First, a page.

Skip to main content
Original Issue


Associate Editor Gwilym Brown, who this week tells the story of the unique resorts run by Laurance Rockefeller, is a Rockefeller chronicler of long standing. Way back in junior year at The Cambridge School of Weston, Mass., Brown was already writing a review which was, its title page declared, "an impartial and unemotional treatise on the biography of Standard Oil and John D. Rockefeller." Impartial reviewer Brown found God's Gold, a standard work by John Flynn, "full of rebate rates and stock holdings" but relieved by disclosures that John D.'s father was a patent-medicine salesman and that "Rockefeller always explained his monetary moves by saying that God wanted him to centralize a tremendous fortune and free the oil industry of wasteful competition." Junior Brown was so struck by the latter theme that he painstakingly drew on the title page of his report an open, appropriately Biblical-looking book. On the left-hand page he inscribed a quotation from the prophet Haggai: "The silver is mine and the gold is mine, saith the Lord of Hosts (Hag. 2:8)." On the right-hand page he put a quotation from John D. Rockefeller: "God gave me my money."

Brown, after recently traveling 15,000 miles in eight days to cover the immense scope of grandson Laurance Rockefeller's resort activities, now believes that God, in addition to giving John D. his money, also deeded over to Rockefeller and his heirs in perpetuity the whirlwind from which He once spoke to Job, one of His earlier wealthy servants. To keep up with the Rockefellers, Gwilym rode four jets, live charter planes, three motor launches, one jeep, seven taxis and live private cars to get from New York to Hawaii, to San Juan, to the British Virgin Islands, to St. John, to St. Croix. But Brown, who runs marathons in his spare time, is a pretty fair entry in the whirlwind league himself. Besides encompassing in one long week the domain of a Rockefeller who transplants groves of banyan trees and troves of 700-year-old art, Gwil found time to climb two mountains, swim in two oceans and two bays, and shoot a 43 for nine holes of golf at Dorado.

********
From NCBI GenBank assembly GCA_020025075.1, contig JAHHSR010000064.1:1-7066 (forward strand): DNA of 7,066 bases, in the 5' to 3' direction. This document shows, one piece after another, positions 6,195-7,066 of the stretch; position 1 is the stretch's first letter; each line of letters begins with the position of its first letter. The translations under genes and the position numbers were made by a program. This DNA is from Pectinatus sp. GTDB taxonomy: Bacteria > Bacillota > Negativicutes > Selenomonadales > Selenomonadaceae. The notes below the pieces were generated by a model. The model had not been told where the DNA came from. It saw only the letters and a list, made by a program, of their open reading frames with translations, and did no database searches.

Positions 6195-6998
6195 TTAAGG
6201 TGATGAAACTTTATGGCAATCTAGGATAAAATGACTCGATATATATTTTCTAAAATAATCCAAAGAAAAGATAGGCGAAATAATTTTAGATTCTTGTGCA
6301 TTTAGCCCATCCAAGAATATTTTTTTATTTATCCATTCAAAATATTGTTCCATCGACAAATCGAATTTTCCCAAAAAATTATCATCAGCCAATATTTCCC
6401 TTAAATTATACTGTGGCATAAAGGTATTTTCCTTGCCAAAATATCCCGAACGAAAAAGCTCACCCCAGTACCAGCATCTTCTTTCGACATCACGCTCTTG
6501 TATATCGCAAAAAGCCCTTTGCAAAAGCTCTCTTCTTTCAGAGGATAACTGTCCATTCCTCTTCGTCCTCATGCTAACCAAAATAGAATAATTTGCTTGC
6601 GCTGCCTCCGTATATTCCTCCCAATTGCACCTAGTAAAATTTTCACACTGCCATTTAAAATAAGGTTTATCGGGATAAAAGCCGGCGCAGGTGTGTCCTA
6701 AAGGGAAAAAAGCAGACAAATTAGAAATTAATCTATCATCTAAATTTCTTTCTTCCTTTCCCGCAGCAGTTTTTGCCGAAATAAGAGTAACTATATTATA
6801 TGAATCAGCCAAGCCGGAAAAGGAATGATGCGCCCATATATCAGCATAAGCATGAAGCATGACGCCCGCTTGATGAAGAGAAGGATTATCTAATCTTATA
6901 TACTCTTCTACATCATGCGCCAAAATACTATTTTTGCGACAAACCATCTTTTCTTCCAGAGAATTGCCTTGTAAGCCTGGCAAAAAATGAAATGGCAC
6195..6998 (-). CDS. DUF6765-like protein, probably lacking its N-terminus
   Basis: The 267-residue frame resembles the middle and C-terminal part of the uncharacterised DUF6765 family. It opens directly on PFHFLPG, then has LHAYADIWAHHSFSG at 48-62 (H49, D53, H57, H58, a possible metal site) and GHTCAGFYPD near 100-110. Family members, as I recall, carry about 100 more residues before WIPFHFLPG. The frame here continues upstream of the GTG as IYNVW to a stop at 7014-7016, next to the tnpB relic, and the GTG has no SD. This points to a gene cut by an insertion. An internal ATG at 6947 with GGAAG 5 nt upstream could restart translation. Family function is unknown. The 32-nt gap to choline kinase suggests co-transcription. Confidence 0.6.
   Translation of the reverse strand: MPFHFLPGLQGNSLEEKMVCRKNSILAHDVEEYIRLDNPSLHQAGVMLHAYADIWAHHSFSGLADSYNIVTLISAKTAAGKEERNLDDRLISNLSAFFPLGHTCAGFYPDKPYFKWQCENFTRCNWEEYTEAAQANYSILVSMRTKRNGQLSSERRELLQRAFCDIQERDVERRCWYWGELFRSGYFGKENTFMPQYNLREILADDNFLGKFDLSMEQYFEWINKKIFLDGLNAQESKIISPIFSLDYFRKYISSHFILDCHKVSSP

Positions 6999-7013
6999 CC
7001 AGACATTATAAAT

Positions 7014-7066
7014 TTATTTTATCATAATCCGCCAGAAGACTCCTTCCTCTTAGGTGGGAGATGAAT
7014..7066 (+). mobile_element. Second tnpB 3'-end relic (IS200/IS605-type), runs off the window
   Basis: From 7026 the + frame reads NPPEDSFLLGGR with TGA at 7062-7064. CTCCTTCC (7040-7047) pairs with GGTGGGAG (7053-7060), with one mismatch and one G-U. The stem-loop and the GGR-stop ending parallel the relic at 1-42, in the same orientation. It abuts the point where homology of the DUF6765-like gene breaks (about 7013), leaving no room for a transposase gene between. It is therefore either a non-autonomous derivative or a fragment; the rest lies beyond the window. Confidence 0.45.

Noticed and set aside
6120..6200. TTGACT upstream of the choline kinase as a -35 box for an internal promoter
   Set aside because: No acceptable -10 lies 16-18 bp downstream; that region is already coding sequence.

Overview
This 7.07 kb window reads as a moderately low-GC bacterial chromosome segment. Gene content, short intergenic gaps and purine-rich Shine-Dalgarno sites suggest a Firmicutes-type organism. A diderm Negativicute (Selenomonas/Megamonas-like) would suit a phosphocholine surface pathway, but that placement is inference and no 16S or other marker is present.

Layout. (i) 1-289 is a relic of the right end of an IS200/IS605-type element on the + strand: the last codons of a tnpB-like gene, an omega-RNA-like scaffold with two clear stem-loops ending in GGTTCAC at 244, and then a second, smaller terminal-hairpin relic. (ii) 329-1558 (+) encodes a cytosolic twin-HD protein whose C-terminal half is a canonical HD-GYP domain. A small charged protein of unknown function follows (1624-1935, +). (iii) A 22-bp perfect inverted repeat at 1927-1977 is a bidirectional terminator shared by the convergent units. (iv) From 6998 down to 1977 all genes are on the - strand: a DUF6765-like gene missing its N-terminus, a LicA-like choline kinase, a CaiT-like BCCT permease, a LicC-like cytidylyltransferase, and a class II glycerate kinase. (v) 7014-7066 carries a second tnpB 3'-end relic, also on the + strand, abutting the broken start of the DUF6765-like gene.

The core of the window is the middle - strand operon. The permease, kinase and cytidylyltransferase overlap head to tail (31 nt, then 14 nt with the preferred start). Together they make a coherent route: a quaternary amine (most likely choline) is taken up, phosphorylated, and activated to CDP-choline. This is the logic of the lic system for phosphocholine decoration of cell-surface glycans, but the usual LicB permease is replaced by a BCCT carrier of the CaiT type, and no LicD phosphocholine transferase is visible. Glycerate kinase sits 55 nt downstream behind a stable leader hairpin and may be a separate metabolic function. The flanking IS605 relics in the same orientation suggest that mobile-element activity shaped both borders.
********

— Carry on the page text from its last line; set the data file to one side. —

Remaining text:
Still, there were difficulties, thorny in a manner more than merely metaphoric. Bob Hoke, Laurance's publicity man, warned Brown to bring something more than just a bathing suit when he came to Hawaii and Mauna Kea. "The sun is hot," he said, "and there are thorns sticking out of tree roots that will go right through the sole of an ordinary shoe." Forewarned was forearmed, or at least foreshod. Gwilym's first confrontation with Laurance was not at the Rockefeller ranch—known, intriguingly, as the White House—but on the site of the new Mauna Kea Beach Hotel. With trousers tucked into thick-soled orange leather desert boots and with a wide-brimmed straw hat clamped onto his head, Brown stumbled toward his subject. "I certainly didn't look like anything out of Sporting Look," he says, "but I figured Rockefeller at least had to give me points for preparedness."

Laurance's distaste for artificial air conditioning also presented some problems. Spending the night in one of Little Dix's stilted cabins, Brown, to get a good cross draft, opened up all the louvers provided by a louver-generous Rockefeller. "When I climbed out of bed the next morning," Gwilym remembers, "it was broad daylight, the louvers were wide open and there I was, on public display, scrambling to jump into the pajamas I had foresightedly left off the night before. I suddenly knew what it felt like to be one of those girls they hang in cages in Go-Go joints."

Brown, however, survived his embarrassment. The tale he lived to tell, a second impartial and unemotional treatise on Rockefeller enterprise, begins on page 68. The first one, incidentally, got a B plus.